Making a Federal Case Out of IT Security

When the Bush administration a few weeks ago raised the country's terrorism alert status to Code Orange and prescribed that citizens gather supplies for a potential emergency, most of us armed ourselves with jokes about plastic sheeting and duct tape rather than addressing the problem. For people who, like me, are old enough to be children of the Cold War, the warnings were a little too reminiscent of fallout shelters and "duck-and-cover" drills to be taken entirely seriously.

In my high school, those civil defense posters bore a final, hand-scrawled direction right after the instructions to get under your desk and put your head between your knees. It read: "And kiss your butt goodbye." Youthful sang-froid aside, it's not that we weren't jittery then; we were, just as we are now. But gallows humor seems to be the only sane response to earnest survival advice that's obviously inadequate for the threatened catastrophe.

Not so humorous but only a little more reassuring is the strategy for protecting cyber-based critical infrastructure that was recently released by the Department of Homeland Security (DHS).

The DHS report delineates the need for a "panoramic vantage point" of the Internet to create a "synoptic or holistic" view of cyberspace. The aim is to locate that vantage point within the sphere of the DHS, the better for the agency to protect us all.

The impulse is understandable, but I wouldn't count on it happening anytime soon. Corporate IT users are struggling mightily to get views of the circumscribed landscape of their own networks. And there's no shortage of vendors that claim to offer some variety of end-to-end monitoring or management function to their customers, suggesting that the need, and therefore the market, for such capabilities is real. Why do I sense that it's going to be even tougher for a gargantuan government bureaucracy, with considerable but uncoordinated resources, to achieve a panoramic view of a global network of largely unrelated nodes?

To complicate matters further, Howard Schmidt, acting chairman of the President's Critical Infrastructure Protection Board, says the DHS will encourage the private sector to use diverse networking architectures and service providers as a way to limit the risk of a massive, debilitating cyberattack.

The size and complexity of the DHS's mission undermine confidence that it can keep the critical infrastructure secure -- as does the suspicion that the agency won't be nimble enough to stop the inventive freelance crackers out there, let alone committed lunatics who are out to do more than mischief.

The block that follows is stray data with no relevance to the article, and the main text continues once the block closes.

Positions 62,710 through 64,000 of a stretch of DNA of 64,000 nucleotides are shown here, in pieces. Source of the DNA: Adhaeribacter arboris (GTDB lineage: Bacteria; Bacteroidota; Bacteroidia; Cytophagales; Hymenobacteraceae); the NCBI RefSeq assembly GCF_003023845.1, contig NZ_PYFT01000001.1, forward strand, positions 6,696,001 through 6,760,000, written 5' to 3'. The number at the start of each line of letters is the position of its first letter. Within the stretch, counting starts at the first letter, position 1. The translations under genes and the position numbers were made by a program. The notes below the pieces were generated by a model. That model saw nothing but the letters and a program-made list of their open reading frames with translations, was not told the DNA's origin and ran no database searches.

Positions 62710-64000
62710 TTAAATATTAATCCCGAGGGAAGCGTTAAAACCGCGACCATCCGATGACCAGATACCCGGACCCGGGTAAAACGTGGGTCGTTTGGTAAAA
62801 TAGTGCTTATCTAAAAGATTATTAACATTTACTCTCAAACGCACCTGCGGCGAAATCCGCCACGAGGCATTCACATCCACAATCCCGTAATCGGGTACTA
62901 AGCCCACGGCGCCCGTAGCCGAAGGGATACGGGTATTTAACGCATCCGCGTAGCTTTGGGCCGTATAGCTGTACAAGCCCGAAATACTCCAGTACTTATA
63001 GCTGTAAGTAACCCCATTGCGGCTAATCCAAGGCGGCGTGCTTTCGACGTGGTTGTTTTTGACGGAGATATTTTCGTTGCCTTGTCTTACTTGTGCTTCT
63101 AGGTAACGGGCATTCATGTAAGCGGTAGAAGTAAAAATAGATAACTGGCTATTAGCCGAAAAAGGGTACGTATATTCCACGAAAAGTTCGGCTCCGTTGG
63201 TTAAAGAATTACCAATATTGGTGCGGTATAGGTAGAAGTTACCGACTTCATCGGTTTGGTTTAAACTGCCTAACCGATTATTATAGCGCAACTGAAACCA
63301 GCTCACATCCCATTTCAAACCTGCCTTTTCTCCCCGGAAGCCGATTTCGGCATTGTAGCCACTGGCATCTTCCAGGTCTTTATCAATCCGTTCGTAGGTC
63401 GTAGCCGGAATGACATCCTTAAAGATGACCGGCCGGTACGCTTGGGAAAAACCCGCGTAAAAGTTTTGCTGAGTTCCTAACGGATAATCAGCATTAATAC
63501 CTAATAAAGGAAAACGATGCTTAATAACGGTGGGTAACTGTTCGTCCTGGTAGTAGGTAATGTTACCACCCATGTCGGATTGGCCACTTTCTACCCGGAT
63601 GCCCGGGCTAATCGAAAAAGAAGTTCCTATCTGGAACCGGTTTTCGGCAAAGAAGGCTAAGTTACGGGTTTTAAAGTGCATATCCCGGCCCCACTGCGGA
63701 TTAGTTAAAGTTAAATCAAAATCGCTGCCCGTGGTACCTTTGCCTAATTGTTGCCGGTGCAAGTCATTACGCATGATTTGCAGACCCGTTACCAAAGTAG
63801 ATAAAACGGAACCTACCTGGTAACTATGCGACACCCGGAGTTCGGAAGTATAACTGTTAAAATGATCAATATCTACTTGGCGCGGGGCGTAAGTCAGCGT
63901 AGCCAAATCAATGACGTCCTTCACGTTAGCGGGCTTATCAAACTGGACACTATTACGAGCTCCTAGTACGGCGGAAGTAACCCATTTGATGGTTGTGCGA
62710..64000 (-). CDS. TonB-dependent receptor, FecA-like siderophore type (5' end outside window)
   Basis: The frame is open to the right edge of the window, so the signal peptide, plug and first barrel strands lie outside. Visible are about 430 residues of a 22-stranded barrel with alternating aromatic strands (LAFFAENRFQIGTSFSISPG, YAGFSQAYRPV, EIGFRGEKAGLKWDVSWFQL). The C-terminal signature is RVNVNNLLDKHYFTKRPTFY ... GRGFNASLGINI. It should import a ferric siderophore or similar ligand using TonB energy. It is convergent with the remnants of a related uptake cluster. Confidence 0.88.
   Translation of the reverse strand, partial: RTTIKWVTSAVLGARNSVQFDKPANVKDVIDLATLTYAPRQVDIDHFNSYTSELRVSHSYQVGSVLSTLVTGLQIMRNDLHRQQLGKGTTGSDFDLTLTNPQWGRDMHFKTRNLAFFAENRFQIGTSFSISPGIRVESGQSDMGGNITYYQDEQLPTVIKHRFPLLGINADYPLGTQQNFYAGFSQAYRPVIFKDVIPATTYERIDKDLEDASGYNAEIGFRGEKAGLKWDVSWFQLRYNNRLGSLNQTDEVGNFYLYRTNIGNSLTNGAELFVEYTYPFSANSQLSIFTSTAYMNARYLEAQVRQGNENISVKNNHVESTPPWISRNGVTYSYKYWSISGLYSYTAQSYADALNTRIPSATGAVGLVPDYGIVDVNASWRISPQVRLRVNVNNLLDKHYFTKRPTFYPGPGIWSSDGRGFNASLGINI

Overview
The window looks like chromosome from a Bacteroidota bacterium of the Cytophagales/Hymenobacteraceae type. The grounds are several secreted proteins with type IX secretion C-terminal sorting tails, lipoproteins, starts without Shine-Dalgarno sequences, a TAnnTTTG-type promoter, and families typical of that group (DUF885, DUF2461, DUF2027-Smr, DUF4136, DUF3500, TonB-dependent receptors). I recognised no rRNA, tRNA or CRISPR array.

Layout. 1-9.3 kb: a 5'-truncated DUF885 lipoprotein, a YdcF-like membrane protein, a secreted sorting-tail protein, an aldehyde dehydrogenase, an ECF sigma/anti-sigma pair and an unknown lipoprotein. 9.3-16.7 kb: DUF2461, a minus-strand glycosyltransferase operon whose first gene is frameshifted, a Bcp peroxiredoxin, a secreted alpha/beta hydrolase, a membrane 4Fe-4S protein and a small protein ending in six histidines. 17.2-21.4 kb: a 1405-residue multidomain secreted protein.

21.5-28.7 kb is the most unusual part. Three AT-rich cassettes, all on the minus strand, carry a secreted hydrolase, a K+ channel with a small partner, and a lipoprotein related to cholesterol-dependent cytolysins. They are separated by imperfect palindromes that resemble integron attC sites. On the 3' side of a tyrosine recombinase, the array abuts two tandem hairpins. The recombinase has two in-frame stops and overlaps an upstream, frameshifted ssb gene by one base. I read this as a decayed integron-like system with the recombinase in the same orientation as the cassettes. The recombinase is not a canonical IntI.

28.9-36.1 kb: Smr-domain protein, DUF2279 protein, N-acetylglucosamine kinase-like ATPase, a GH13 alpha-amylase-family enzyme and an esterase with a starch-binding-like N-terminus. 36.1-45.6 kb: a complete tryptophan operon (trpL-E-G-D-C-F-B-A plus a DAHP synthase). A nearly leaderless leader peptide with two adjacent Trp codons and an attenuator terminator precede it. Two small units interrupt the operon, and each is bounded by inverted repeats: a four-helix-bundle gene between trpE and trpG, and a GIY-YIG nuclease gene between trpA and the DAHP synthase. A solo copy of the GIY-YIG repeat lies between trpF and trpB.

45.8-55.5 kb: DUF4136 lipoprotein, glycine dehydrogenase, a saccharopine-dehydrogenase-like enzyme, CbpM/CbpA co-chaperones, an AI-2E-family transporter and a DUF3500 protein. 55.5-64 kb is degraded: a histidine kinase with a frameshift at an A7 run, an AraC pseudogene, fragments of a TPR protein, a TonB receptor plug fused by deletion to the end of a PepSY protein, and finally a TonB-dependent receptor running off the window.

But the DHS could help by using its bully pulpit to persuade corporate managers to get more aggressive with their own IT security. The federal government has thus far been hesitant to force private companies to improve security, and it's clear that the carrot of tax breaks will be considered before the stick of regulation is raised.

What's hard to figure out, given the stakes, is why companies don't do more without any urging. It's not as though bolstering the security of their networks would be an altruistic gesture -- corporations lose billions of dollars each year because of security breaches.

And it's not a matter of waiting for technology that works or figuring out what to do. One frustrated IT manager I talked to recently, who asked not to be identified for obvious reasons, said he thinks he could make his company 80% to 90% more secure with the tools already in place if he had the authority to enforce policies that already exist.

Here are a few steps -- you've heard them all before -- that should be taken at every company now:

• Track vulnerabilities and install available patches promptly. Security vendor Symantec said recently that the number of reported vulnerabilities among its customers was up 81% in 2002 over the previous year.

• Insist on strong user authentication and access-control policies and technologies.

• Use up-to-date antivirus software.

• Install and maintain properly configured firewalls.

• Deploy intrusion-detection software that allows you to define the rules for alerts.

• Monitor activity logs carefully and consistently.

• Protect the data center by establishing programming policies to minimize those old bugaboos, buffer overflows and format string errors.

If companies took these obvious steps, they would make themselves and the economy more secure and provide building blocks for an overarching cybersecurity strategy. By themselves, these steps won't make our critical infrastructure safe, but they're a start. And getting them done would beat the heck out of stashing duct tape, plastic sheeting and a few cans of Dinty Moore in the basement.

Tommy Peterson is Computerworld's Technology editor. Contact her at tommy_peterson@computerworld.com.

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Copyright © 2003 IDG Communications, Inc.

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